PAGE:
An Dún Mór (Doonmore)
I stumbled on An Dún Mór (Great Fort) at Fairhead, Northern Ireland quite by chance today, whilst out walking. From a distance, the hillfort of An Dún Mór is quite imposing and must have been quite a well-defended fortress. Using the natural landscape to its advantage, it’s spectacularly situated on a basalt volcanic outcrop, with extensive views across the Ballycastle bay area.
Dún Mór was a fortified fortress/residence most likely occupied around 800 AD through to about 1300 AD. The ancient site has been excavated on two occasions. Once in 1938 by V. Gordon Childe and once by a team from Center for Archaeological Fieldwork at Queen’s University, Belfast. On this occasion, the university worked in conjunction with the Causeway Coast and Glens Heritage Trust, Northern Ireland.
Childe excavations revealed that Dún Mór was divided into two main areas. A flat summit upon which the occupants of the site lived and a levelled terrace beneath the summit, where supplies could have been stored. Unfortunately, these flat surfaces are not visible today.
Gordon Childe team had also discovered foundation footings on the terrace. Finding these footings Childe, knew the terrace would have been enclosed by a large stone wall. This would have given extra security for the fortress and allowed wooden posts been secured in place to hold up a roof of some kind. Childe team found a stone gatepost at the terrace entrance, evidence of small scale iron workings for the manufacture of Shale bracelets.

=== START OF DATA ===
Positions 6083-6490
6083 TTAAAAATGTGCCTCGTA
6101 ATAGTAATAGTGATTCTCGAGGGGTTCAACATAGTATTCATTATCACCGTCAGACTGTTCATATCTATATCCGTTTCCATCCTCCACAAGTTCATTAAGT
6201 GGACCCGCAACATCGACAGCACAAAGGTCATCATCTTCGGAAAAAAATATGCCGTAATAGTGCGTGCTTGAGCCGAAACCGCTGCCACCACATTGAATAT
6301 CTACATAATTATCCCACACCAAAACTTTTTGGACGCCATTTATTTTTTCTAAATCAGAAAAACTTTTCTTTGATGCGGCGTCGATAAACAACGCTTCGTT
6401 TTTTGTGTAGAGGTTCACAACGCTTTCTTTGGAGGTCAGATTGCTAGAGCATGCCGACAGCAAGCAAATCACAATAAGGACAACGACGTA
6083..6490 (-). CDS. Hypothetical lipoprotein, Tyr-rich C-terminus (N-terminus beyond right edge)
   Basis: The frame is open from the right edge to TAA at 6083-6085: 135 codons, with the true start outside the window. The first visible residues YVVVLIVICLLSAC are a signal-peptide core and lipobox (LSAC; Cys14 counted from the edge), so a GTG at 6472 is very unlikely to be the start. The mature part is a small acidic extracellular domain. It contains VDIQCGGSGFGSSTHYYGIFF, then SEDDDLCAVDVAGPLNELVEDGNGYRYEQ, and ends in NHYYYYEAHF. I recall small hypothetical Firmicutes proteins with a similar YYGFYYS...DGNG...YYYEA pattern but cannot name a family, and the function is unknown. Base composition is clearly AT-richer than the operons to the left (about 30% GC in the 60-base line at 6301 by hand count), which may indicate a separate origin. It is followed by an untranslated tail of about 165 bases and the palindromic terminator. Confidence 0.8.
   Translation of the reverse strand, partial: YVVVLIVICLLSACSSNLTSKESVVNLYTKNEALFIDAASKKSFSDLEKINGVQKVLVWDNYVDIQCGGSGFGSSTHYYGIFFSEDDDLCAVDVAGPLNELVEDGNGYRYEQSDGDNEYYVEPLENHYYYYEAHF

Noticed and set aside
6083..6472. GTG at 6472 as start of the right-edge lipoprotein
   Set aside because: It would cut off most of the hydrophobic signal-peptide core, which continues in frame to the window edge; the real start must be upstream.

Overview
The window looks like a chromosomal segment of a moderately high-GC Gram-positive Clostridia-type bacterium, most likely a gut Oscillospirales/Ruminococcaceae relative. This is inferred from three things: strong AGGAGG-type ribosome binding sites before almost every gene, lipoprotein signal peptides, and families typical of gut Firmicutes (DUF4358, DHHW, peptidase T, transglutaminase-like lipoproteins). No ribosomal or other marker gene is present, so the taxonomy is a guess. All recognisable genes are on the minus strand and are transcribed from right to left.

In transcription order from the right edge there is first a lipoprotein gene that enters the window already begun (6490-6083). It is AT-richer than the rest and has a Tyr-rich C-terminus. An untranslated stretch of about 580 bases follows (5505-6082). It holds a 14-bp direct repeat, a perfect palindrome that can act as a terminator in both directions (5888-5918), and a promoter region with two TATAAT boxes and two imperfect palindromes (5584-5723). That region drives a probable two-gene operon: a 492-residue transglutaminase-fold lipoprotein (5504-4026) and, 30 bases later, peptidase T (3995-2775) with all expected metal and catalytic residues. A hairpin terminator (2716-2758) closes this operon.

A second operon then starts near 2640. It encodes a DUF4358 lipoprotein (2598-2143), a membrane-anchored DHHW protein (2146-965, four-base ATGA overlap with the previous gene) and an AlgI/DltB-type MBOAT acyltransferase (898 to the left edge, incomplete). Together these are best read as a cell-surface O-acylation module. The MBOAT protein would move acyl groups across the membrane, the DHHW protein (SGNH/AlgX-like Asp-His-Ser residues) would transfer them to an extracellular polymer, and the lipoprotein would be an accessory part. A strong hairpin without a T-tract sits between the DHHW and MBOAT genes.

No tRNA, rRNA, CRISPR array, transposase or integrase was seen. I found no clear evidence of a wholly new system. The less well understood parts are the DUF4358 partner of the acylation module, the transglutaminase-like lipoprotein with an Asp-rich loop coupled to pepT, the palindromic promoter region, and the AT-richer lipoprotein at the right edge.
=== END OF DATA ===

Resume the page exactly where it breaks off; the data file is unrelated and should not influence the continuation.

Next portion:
Several paved areas and stone hearths were uncovered demonstrating that this would be the residential part of the site. Fragments of glazed and coarse broken pottery were found as well as fragments of a querm stone for grinding cereals.
Belfast team Excavations
The team from Belfast found even more than Childe. They found fragments of a secon rotary quern stone and also undisturbed habitation layers. These layers were sampled to uncover evidence of the diet of the occupants and to provide material for radiocarbon dating. The dig also uncovered new evidence that the fort was much older than the Anglo-Norman period and was a Gaelic Dún associated with the Dál Riata dynasty, who had tribal territory on both sides of the sea, in Northern Ireland and Scotland.
It was believed that the fort at Dún Mór was most likely a Motte and Bailey Castle, built by the Anglo-Normans, who conquered much of the north Antrim for a brief period in the decades either side of 1250. However, the artefacts found by both excavations demonstrate that while it may have been occupied during the Anglo-Normann era, it had older origins.
For much of the early medieval period (Circa 400 to 1169 AD), the northeastern corner of Co. Antrim was part of the Gaelic Kingdom of Dál Riata (Dalriada.) This small kingdom extended its influence into Argyll in western Scotland, possibly around 400 AD. Carving out a kingdom on both sides of the sea of Moyle, which would, in time, form the core of later Scottish monarchy.
It has been noticed by archaeologists that Dún Mór is, in its form and setting, is closer to that of a Scottish Early Medieval fort than the more typical Irish rath or Cashel fortess. It is likely that the fort at Dún Mór was, when first constructed, the residence of a powerful member of the Dál Riata, from where that person was able to dominate the entire Ballycastle area. It is uncertain if the site lay unoccupied for a time after its initial phase of occupation, but it was reoccupied during the 1200s possibly by Anglo-Normans.
Finding Dún Mór
Originally I was looking for a filming location used in the Game of Thrones and happen on this site, whilst overhearing a conversation with two guys. This is when I started to read more about this ancient fort. It’s quite an easy fort to find and parking in the farmers’ field is brilliant, but he chargers you £3.00 per car.
To get to the carpark you need to follow the Fairhead road, from Ballycastle BT54 6RD. Once you head to where the honesty box is, look straight ahead and you will see the fortress.
Read more http://www.heartoftheglens.org